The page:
- Schools and colleges are required to put in place the provision set out in an EHC Plan on a day to day basis. However councils have the ultimate binding legal duty to ensure the special educational provision in an EHC Plan is delivered. Councils may expect a school or college named in the EHC Plan to do this, but if this does not happen, the council must step in and provide the special educational provision. In R v London Borough of Harrow ex parte M  a council argued that because it had made a request to a health authority to arrange provision, it had fulfilled its own duty. The Judge disagreed and ruled the council’s duty is owed personally to the child and is non delegable.
- The Government issued statutory Guidance for local authorities on transitional arrangements for transferring to the new scheme in August 2014. (‘Transition to the new 0 to 25 special educational needs and disability system Statutory guidance for local authorities and organisations providing services to children and young people with SEN’)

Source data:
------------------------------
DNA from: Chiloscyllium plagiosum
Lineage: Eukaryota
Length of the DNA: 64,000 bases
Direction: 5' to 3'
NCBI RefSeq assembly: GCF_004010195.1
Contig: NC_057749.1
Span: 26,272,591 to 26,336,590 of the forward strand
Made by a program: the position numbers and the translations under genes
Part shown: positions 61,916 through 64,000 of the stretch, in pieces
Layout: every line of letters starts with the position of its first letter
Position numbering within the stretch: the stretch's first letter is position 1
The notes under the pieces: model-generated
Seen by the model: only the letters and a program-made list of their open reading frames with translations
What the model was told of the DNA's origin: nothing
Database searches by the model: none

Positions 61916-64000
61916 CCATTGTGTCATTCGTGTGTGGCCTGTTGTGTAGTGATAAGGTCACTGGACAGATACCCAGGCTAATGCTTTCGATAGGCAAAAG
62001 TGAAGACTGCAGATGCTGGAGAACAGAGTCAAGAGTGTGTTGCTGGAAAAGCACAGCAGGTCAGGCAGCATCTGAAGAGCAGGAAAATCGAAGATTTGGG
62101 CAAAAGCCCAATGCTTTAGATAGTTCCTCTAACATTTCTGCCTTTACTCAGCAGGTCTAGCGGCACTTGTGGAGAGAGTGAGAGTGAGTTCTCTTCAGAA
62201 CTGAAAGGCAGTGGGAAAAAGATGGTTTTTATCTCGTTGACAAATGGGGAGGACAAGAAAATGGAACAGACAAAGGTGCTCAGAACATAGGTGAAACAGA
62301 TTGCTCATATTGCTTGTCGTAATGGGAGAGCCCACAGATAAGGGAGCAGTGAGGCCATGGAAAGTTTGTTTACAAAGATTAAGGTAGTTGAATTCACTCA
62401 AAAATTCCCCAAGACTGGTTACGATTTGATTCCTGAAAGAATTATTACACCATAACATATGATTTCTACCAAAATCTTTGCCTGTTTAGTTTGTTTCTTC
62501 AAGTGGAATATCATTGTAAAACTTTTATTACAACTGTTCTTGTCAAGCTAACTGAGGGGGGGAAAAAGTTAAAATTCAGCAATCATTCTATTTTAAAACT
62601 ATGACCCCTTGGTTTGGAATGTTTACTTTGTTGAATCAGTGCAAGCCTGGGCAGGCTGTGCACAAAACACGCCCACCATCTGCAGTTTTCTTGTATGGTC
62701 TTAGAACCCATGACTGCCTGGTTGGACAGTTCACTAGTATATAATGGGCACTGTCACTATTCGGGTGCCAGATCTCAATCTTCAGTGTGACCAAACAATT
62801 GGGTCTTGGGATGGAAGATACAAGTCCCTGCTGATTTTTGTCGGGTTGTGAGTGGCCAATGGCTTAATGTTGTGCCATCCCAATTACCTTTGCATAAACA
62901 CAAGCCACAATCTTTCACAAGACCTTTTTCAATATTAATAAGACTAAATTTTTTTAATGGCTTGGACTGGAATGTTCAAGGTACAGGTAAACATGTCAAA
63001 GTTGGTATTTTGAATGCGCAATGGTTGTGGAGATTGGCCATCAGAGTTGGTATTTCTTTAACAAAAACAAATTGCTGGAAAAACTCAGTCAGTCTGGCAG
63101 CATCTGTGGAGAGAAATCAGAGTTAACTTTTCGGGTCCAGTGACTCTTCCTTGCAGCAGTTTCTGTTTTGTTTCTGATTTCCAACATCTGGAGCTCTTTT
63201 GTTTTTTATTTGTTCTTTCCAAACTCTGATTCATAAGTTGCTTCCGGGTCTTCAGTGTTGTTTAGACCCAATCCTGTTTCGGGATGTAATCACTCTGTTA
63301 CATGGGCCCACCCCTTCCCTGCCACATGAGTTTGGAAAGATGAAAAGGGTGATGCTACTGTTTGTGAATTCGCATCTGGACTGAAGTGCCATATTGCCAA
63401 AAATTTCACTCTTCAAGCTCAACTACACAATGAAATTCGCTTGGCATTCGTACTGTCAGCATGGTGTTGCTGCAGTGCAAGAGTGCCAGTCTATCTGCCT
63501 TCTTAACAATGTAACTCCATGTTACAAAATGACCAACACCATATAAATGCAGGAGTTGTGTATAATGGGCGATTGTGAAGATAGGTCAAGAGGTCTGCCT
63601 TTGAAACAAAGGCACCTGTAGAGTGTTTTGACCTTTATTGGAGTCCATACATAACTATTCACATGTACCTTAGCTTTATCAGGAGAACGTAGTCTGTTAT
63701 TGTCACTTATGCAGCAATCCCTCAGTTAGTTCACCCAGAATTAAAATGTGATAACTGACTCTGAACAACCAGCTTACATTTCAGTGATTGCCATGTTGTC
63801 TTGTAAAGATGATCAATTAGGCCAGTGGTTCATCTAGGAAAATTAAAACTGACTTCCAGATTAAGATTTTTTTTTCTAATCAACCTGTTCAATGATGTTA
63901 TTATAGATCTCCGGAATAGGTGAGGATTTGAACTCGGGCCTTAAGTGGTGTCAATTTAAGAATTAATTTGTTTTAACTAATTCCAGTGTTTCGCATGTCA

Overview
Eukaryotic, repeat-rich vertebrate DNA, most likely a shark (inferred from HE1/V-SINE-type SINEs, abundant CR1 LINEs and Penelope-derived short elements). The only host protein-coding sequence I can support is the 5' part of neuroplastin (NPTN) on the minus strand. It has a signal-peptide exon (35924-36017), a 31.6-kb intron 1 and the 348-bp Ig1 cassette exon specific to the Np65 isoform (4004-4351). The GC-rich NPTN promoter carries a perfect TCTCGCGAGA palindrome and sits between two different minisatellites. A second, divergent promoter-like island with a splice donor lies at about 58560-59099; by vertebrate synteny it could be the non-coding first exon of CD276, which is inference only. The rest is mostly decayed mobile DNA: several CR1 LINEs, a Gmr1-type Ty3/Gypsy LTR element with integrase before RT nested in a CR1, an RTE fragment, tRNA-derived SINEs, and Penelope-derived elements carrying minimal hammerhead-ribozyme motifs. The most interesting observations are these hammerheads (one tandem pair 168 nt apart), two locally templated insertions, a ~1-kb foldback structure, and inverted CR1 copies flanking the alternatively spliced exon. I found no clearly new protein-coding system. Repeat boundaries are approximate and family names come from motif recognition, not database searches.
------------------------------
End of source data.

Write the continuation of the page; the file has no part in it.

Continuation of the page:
- Local authorities had to have a transition plan for converting all existing Learning Difficulty Assessments to EHC Plans by 1 September 2016. But if a young person with a LDA, or their parent, requested an Education Health and Care assessment before then and they needed an EHC Plan the council had a duty to issue one. The same timescales for responding to the request and issuing an EHC Plan apply as with new cases.
- The timescales are set out in the ‘Special Educational Needs and Disability Code of Practice: 0 to 25 years’:
- Local authorities must give a decision in response to a request for an EHC needs assessment within a maximum of 6 weeks.